BIOGRAPHY TAKEN FROM ARTS IN SOCIETY INTERVIEW, KEELE UNIVERSITY PRESS 1998
How did you get into the blues?
When I was a kid in the mid fifties (about nine or ten years old), I spent a lot of time listening to radio Luxembourg which was the main station for the rock 'n' roll music of Elvis, Jerry Lee Lewis, Chuck Berry, Fats Domino, Ray Charles and all that great stuff. I had been picking out tunes on the piano since I was five or so and I had always loved the sound and feel of the instrument. When I heard the players on these rock 'n' roll records it had a powerful effect on me and I tried to imitate them without much success at first. I was totally obsessed, and I spent hours trying to sort out those walking bass left hand patterns. I didn't know it was called Boogie Woogie, Blues, or whatever, where it came from, or the names of the musicians, and I didn't care, all that came later. I think it stopped me doing a lot of things that other kids were doing, like mending bikes, taking girls to the pictures. Anything that wasn't related to me and my chosen path I simply wasn't interested in. I didn't think I needed to learn about anything else as long as I sorted out the piano playing. When I first started Secondary School, I didn't want to share my obsession with anyone else, because the piano was regarded as an instrument that your Auntie might play. Everyone at school loved Elvis of course, and most of the blokes tried to get that look, with the greasy hair, sideburns and stuff. The girls had ponytails and weren't the least bit impressed with lads the same age or younger than themselves - even if they could play the piano. Mind you I didn't tell anyone about it as first (because you rarely saw Elvis with a piano). Instead I remember posing around with a guitar that my Uncle Tom made for me which was really heavy and only had three strings. It was totally unplayable but that didn't matter because it looked great. Around that time we started a school band. It was a skiffle group with a tea-chest bass and drums. I bought a Hofner Committee guitar out of the catalogue which looked just like the one that Eddy Cochran used, but more importantly it was playable. I had lots of fun playing the guitar but I never got really serious with it the way I did with the piano. The skiffle group played at School Dances and Youth Clubs and I really enjoyed my last two years at school.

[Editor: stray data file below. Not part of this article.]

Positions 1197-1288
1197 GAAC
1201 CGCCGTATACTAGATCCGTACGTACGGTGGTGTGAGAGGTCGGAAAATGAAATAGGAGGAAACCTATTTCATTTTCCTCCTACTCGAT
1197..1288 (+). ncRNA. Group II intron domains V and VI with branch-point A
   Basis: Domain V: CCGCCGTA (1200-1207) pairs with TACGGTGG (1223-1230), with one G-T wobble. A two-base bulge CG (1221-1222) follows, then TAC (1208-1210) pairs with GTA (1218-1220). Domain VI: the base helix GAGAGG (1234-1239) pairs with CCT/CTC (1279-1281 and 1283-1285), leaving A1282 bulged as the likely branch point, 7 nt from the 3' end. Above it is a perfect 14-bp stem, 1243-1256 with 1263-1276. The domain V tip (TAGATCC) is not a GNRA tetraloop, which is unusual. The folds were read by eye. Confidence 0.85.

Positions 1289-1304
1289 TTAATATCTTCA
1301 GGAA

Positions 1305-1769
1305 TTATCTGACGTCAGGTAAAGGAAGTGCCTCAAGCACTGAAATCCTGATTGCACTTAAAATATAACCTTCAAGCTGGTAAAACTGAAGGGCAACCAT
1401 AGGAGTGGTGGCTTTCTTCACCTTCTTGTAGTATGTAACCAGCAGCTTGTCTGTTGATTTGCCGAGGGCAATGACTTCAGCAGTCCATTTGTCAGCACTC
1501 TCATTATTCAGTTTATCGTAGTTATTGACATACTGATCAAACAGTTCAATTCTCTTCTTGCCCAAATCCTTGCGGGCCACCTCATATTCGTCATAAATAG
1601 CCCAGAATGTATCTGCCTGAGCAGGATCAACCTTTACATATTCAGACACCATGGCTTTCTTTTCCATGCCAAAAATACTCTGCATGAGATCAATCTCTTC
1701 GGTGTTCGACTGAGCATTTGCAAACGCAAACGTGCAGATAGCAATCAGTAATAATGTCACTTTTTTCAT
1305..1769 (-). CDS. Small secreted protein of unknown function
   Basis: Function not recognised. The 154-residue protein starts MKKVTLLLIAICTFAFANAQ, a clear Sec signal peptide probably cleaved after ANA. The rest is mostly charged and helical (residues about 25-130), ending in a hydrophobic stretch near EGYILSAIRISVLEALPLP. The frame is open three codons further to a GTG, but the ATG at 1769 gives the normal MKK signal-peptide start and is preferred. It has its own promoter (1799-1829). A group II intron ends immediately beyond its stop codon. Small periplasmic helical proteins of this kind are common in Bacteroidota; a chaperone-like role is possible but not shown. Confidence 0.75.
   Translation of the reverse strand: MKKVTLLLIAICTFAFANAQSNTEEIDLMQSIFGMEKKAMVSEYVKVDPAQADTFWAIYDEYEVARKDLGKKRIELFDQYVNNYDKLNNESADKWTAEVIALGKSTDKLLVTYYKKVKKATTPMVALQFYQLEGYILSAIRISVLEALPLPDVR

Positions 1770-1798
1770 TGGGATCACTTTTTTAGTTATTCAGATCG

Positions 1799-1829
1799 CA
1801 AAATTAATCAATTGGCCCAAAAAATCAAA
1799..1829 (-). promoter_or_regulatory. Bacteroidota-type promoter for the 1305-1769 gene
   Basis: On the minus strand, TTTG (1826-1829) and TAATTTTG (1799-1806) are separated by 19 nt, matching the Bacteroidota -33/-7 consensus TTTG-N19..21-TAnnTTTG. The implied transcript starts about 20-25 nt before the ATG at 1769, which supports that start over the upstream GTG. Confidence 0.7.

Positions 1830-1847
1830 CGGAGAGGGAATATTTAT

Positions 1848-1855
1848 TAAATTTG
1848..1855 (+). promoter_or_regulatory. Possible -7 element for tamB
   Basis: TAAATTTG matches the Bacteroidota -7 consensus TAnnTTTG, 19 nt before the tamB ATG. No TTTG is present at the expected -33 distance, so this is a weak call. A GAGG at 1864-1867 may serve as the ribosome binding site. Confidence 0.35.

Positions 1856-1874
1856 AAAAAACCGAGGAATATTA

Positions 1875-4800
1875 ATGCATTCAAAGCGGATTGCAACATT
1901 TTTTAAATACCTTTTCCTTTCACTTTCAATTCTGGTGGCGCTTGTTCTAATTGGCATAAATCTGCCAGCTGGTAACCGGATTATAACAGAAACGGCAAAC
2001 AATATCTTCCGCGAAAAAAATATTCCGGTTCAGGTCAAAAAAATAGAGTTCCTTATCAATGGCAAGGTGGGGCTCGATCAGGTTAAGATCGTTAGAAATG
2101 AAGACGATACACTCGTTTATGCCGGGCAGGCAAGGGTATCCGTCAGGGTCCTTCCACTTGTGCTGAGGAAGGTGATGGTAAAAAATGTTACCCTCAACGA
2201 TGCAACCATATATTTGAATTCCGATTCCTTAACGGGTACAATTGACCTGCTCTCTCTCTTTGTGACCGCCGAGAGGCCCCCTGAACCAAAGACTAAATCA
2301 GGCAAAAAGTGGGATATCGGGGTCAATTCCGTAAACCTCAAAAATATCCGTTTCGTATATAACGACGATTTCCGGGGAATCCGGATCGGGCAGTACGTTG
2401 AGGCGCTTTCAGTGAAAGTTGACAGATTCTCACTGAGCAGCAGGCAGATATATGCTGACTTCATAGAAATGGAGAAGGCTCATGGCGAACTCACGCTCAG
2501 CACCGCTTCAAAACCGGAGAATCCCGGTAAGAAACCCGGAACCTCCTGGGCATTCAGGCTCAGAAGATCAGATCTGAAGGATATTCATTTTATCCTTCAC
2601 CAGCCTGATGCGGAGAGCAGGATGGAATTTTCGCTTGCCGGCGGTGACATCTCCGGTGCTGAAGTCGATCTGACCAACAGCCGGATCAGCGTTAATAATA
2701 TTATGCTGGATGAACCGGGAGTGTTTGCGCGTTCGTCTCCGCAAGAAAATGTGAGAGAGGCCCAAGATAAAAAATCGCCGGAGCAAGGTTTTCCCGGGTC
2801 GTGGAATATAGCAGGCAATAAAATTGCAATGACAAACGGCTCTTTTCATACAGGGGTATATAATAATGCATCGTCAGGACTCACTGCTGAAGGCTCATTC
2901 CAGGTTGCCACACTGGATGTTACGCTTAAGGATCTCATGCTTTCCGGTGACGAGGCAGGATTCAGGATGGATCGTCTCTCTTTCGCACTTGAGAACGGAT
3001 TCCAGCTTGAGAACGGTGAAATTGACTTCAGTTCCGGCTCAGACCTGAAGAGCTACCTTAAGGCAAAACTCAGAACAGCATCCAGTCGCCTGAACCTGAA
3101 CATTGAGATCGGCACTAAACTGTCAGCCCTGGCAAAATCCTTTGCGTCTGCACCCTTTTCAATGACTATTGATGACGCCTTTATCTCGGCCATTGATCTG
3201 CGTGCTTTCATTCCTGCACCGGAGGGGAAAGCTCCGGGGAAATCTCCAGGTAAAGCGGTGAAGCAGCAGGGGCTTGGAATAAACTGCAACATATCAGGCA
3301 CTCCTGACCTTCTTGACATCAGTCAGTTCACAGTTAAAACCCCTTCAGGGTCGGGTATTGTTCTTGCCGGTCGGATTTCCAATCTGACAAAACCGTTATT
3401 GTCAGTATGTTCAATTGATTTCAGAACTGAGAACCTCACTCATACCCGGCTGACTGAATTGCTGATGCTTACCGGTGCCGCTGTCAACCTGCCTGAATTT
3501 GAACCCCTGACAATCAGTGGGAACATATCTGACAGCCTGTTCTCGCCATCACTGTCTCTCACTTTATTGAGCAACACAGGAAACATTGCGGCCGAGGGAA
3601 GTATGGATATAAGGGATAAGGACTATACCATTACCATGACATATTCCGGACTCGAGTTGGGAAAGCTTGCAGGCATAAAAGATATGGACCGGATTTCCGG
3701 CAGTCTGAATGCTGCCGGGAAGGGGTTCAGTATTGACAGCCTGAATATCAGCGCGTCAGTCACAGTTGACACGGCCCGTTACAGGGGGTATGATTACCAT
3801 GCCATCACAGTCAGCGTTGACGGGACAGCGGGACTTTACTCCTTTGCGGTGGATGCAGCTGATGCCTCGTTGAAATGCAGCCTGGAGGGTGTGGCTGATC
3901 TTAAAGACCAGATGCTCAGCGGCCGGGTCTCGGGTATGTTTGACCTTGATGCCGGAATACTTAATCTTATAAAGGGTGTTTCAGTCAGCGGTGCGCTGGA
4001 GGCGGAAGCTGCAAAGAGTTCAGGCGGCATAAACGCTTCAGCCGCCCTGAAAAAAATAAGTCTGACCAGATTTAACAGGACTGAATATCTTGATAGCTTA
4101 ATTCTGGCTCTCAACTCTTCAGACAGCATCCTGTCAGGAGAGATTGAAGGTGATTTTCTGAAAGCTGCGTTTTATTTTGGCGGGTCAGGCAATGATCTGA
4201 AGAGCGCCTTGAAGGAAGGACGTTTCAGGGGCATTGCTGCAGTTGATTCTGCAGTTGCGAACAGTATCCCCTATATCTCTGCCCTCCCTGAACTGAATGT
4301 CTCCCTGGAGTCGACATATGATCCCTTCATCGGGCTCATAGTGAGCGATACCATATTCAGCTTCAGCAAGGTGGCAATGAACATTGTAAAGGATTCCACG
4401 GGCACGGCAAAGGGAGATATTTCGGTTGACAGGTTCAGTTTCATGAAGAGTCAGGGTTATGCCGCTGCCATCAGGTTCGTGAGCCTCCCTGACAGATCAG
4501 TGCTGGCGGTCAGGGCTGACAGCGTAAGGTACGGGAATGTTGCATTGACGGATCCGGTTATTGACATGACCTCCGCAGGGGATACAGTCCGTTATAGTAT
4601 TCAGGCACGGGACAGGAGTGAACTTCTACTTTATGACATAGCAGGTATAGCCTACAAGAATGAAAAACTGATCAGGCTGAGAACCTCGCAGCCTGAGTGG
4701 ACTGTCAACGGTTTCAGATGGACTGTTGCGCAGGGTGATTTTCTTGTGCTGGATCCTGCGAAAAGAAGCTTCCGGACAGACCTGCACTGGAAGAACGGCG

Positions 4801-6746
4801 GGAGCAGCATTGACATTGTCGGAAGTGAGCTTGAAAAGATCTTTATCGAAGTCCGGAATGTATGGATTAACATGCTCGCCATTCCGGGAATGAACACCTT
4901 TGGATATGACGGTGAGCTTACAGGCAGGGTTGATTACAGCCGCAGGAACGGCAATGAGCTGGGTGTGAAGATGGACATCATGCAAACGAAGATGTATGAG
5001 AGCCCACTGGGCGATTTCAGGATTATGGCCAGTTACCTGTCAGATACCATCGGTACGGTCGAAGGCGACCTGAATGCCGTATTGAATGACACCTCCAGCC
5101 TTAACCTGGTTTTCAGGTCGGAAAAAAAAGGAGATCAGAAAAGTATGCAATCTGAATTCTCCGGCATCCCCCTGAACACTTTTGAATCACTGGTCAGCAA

I left school at fifteen in 1962 and the times they were a changing. The skiffle group became a Beat Group with a proper electric bass. We still played a lot of the same songs, but now I was beginning to find out who had written them. I learnt that songs like The Midnight Special, Cotton Fields and Rock Island Line were written by a man called Hudie Leadbetter. According to the sleeve notes on his records he had served time in jail on a murder charge, and been shot in the stomach whilst actually performing (hence the nickname Leadbelly). There was a story about him writing a song for the Prison Governors wife whose name was Irene and he called it Goodnight Irene. Apparently it went a long way towards earning him a pardon. I also learnt that he had befriended, travelled and worked with other musicians, such as, Woody Guthrie, Big Bill Broonzy. One discovery would quickly lead to another and this whole Blues Mythology opened up and I got right into it, looking back into the past before the days of rock 'n' roll. It became clear that Elvis and the other rock 'n' rollers hadn't simply come out of nothing, there was a whole folk/blues tradition going back many years in America. The Negro blues singer Arthur Big Boy Crudup had written That's Alright Moma, which was of course The King's first record. The Ray Charles song Mess Around was a straight lift off a 1920's Barrelhouse piano player called Cow Cow Davenport. It seemed to me that in order to go forward with my piano playing, I first had to go back and hear the stuff first hand from the original players.